This being 1969, the paper had a special, very sexist Women’s News section. Because of course, only women would have been interested in the reactions of the wives of the astronauts. And for those not versed in NASA history, the “Astronaut White” referred to in the second headline was Ed White, one of the astronauts killed in the Apollo 1 accident.

The ‘Denver Post’, July 21, 1969

The next page of the Women’s News section.

The ‘Denver Post’, July 21, 1969

The schedule for the events to be broadcast on TV over the course of that and the following day.

The ‘Denver Post’, July 21, 1969

Something that both the Post and Salt Lake Tribune did that was pretty cool was to print a complete transcript of the conversations between the astronauts and Mission Control, from the final descent towards the Lunar surface through the LM liftoff.

The ‘Denver Post’, July 21, 1969

A close-up of the transcript, at the point where Armstrong set foot on the moon.

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The ‘Denver Post’, July 21, 1969

The National Boy Scout Jamboree was apparently happening at this time. This year’s World Scout Jamboree is happening next week in West Virginia.

The ‘Denver Post’, July 21, 1969

Several of the headlines from this and the other papers talked with optimism about the kind of future the landings were opening up.

The ‘Denver Post’, July 21, 1969

Another optimistic headline. Today, only four of the twelve men who walked on the moon are alive. The youngest is Apollo 16’s Charles Duke, who is 83.

The ‘Denver Post’, July 21, 1969

Another “look how great the future will be” headline.

The ‘Denver Post’, July 21, 1969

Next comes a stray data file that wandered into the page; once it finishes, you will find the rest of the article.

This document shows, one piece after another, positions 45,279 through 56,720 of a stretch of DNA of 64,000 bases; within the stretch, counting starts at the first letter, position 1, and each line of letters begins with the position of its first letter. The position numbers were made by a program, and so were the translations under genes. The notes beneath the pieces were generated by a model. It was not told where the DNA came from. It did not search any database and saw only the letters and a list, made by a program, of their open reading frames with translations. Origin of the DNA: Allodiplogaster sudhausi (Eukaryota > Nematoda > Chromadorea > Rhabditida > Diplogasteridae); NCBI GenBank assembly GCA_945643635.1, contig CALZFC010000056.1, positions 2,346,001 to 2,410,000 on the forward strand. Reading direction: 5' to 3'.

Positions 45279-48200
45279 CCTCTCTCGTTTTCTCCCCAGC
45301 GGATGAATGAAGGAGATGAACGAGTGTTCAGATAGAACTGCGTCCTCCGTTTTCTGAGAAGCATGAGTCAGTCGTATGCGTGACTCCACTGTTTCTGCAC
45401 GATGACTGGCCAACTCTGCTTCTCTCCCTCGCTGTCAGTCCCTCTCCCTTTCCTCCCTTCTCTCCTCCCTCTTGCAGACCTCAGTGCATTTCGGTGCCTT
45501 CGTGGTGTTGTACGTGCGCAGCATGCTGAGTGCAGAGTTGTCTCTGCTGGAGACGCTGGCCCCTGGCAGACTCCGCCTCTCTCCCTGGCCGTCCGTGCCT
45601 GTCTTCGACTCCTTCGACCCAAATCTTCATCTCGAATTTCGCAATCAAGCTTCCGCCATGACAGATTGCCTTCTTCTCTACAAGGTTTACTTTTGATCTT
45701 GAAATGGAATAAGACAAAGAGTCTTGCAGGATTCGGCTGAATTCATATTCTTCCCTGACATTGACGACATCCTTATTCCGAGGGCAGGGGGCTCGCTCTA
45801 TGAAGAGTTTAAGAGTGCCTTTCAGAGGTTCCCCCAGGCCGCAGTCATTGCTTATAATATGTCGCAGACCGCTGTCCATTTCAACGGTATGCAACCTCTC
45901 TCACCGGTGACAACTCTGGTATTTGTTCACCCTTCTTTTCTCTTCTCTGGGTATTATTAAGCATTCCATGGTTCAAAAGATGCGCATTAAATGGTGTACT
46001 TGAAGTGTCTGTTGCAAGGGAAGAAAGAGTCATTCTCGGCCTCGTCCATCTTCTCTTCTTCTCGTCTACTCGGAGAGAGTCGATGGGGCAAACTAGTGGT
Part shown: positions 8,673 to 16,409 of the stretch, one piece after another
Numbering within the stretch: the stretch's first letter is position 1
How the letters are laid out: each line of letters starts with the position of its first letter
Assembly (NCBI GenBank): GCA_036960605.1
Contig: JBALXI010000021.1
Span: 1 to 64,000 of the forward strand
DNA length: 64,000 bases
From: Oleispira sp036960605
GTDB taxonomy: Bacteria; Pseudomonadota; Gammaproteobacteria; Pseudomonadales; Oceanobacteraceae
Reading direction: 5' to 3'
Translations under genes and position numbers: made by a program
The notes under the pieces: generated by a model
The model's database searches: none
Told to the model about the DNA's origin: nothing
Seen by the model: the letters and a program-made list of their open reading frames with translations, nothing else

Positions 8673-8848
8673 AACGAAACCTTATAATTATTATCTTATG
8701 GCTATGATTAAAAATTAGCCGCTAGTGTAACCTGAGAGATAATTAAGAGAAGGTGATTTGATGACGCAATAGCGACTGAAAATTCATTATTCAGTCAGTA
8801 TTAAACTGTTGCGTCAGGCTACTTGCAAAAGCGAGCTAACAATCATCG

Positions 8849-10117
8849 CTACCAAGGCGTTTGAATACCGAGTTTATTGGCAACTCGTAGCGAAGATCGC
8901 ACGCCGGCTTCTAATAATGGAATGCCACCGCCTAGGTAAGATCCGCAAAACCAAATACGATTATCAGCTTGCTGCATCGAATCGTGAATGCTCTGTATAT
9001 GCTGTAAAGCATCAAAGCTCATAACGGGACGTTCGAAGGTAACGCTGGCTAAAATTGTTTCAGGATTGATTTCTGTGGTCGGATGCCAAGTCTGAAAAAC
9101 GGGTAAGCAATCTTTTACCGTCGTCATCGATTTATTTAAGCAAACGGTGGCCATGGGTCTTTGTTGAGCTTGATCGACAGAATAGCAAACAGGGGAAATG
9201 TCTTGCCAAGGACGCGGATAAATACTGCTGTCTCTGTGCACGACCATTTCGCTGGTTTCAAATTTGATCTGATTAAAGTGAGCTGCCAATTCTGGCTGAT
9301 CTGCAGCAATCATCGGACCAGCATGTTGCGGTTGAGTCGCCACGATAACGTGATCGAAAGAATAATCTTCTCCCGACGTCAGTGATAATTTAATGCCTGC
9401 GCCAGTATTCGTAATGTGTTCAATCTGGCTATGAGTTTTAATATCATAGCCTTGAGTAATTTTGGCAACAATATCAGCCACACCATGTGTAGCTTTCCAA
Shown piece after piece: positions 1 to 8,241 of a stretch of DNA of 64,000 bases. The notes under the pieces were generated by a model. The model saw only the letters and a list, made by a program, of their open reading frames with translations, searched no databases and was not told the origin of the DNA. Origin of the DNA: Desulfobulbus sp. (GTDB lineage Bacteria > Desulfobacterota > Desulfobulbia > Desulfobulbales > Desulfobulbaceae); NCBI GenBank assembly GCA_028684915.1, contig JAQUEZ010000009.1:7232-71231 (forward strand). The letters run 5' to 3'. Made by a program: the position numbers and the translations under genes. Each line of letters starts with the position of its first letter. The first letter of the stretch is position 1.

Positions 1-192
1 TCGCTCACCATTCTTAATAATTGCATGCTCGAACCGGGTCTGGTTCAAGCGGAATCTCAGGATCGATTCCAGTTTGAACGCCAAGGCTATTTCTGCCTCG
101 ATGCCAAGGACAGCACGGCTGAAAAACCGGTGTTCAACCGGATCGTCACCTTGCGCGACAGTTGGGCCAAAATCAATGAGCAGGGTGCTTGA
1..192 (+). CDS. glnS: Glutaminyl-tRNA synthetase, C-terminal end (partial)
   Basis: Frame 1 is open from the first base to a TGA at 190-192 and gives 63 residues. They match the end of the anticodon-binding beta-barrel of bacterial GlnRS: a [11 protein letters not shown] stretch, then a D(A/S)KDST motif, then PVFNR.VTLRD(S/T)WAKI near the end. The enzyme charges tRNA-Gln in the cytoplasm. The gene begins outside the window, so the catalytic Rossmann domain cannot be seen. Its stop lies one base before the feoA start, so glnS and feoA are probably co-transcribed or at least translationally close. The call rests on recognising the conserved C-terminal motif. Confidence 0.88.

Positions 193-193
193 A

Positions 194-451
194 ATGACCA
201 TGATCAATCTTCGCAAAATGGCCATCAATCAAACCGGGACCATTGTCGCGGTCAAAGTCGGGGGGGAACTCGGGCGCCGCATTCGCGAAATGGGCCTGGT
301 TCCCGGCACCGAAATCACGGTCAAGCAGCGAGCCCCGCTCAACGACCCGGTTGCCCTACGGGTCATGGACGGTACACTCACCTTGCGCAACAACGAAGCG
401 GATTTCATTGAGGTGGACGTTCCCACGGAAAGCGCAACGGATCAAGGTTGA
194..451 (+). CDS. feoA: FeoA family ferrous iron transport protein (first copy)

More reporting on the lost Russian probe, along with a brief story about President Nixon calling the moon.

The ‘Denver Post’, July 21, 1969

An interesting little interview with the wife of Robert Goddard, the father of rocketry. Mrs. Goddard died in 1982.

The ‘Denver Post’, July 21, 1969

Visible in the image above is this small piece on other historic first words. It’s interesting to note that the quote noted here are the actual first words spoken from the Lunar surface: “Tranquility Base here. The Eagle has landed,” instead of the now more famous words spoken by Armstrong when he set foot on the moon.

The ‘Denver Post’, July 21, 1969

A few more cartoons from the Post.

The ‘Denver Post’, July 21, 1969

The editorial page of the Post, with a Pat Oliphant cartoon. Oh, and a piece on Vietnam.

The ‘Denver Post’, July 21, 1969

This was an interesting space-filler about the god Apollo.

The ‘Denver Post’, July 24, 1969

The Post headline from a few days later, celebrating the completion of Kennedy’s mission to “send a man to the moon and return him safely to Earth.” Unlike the papers from the day of the landing, this is the only one my dad preserved from the return.

Note that other news is back, including a follow-up story on Chappaquiddick.

Set of moon landing photos from Kodak.

One other thing that was in the box was this set of 8×10 prints. At some point after the landing, Kodak apparently had some kind of offer where you could send away for these prints, which my great-grandfather did.

The note included with the Kodak photo set.

Included in the envelope was this note explaining how the astronauts used Kodak cameras on the moon.